Since its founding 30 years ago, the Institute for Justice has fought to defend the rights of property owners. As local governments are faced with budget shortfalls, they are turning to excessive fines and fees code violations to bridge the gap in their budget deficits. Instead of protecting the lives and rights of their residents, these municipalities and counties are using their residents to make up for shortfalls in their budget and revenue.
The Institute for Justice does not believe that the municipalities’ budget shortfalls should be remedied on the back of their property owners.
In 2020, the Institute for Justice published Municipal Fines and Fees: A 50-State Survey of State Laws, which is the first comprehensive accounting of state laws relating to municipal fines and fees and highlights the nationwide issue of fines and fees abuse and Cities and towns using their power to enforce traffic, property code and other ordinances to raise revenue rather than solely to protect the public.
Since starting to fight the abuse of fines and fees, IJ has launched 13 cases in 11 states.
“Policing for Profit” in Pagedale, Missouri
What would it be like if your homeowners’ or condo association had a police force? If, instead of just annoying you by nitpicking how your property’s paint looks or whether your barbequing with friends bothers the neighborhood busybodies, the association could ticket, fine, and even arrest you? And what would it be like if the association had an incentive to ticket you as much and as often as possible because it needed as much money as it could get its hands on?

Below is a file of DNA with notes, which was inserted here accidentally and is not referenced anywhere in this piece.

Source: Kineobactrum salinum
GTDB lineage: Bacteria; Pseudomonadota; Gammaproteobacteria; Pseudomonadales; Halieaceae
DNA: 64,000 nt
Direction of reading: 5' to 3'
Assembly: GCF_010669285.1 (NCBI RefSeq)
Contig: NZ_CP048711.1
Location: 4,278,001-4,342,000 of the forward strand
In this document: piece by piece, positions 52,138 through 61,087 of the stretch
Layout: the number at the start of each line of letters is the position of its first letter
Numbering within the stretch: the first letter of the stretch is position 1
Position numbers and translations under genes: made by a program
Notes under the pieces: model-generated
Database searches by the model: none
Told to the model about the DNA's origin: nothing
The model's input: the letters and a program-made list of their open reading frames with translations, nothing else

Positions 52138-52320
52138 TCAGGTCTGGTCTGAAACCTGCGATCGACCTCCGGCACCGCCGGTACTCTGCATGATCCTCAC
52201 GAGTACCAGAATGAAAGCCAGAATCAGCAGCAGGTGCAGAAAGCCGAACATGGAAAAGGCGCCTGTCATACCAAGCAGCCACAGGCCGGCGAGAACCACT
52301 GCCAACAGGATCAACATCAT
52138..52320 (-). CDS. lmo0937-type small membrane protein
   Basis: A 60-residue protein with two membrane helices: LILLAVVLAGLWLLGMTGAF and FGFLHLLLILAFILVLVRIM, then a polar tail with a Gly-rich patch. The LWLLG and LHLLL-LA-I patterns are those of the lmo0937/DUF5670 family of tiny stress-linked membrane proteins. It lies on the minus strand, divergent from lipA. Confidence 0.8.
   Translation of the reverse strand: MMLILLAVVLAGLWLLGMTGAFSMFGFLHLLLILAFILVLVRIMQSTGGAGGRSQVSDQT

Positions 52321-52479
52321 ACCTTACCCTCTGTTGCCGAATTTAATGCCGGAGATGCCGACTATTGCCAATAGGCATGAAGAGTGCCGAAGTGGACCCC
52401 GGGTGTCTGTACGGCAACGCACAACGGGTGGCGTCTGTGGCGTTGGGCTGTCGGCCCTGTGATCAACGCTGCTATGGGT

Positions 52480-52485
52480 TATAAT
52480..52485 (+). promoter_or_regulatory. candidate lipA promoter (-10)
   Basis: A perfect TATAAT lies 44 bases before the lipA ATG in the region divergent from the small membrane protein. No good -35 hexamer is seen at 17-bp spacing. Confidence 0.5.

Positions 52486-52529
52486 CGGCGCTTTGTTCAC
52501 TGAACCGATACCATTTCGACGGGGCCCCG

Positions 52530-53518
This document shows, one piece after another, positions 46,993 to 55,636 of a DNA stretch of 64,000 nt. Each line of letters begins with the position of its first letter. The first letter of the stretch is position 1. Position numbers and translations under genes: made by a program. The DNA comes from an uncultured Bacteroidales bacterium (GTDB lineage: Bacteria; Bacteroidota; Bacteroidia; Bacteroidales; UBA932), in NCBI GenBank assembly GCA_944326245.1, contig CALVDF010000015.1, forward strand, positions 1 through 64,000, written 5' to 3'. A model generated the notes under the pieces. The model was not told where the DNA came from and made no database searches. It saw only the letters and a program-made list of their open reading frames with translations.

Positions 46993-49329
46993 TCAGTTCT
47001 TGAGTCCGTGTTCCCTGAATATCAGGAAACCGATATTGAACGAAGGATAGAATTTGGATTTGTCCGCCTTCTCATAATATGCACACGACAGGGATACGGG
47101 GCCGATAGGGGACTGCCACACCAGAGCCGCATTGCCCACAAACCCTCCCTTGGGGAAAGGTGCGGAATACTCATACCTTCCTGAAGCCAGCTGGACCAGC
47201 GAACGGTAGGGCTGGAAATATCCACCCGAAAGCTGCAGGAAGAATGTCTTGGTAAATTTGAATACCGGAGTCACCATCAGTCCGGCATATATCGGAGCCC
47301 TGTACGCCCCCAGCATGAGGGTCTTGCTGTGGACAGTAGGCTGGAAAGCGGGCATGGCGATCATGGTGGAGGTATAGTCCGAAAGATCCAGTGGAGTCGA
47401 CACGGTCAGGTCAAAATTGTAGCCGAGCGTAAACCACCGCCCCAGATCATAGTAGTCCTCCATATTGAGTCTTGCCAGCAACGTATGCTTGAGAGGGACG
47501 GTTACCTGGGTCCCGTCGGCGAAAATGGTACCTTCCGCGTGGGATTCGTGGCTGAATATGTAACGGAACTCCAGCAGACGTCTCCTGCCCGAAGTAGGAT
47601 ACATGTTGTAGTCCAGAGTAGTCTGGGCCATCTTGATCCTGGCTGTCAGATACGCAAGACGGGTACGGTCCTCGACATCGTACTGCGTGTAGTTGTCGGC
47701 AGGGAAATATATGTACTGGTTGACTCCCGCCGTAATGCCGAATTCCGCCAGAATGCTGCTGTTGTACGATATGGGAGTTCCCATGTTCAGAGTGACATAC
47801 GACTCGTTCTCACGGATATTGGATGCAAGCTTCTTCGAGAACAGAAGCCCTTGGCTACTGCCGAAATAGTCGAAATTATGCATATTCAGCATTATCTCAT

This scenario was, unfortunately, a reality for the residents of Pagedale, Missouri. Learn more about this case here.
When a small-town mayor in rural Indiana made it his personal mission to destroy a 70-year-old neighborhood and replace it with upscale houses for much wealthier people, IJ stepped in to fight for Pleasant Ridge residents.
In a diabolic scheme to drive out working-class residents, while violating constitutional guarantees of equal protection, then-Mayor Bob Hall led an effort that imposed millions of dollars in daily accruing fines to force Pleasant Ridge property owners to sell to a private developer for just $10,000 per home.
After a nearly four-year legal battle, Charlestown agreed to never again use its property maintenance code as a tool to force people out of their homes
What can I do about my expensive tickets or fees?
If you have received excessive fines, tickets, or court fees related to the operation of your car, code enforcement on your home, or impoundment of your car, are unable to obtain a license or permit because you owe money to the government for a parking ticket or fee, or you have gone through a fines or fees process that you were not given notice, present testimony or evidence, or other unfair processes, the Institute for Justice may be able to help vindicate your rights.
Please report the fines and fees abuse you have encountered by submitting your case information below. The Institute for Justice will contact you in 30 days if we can review your case.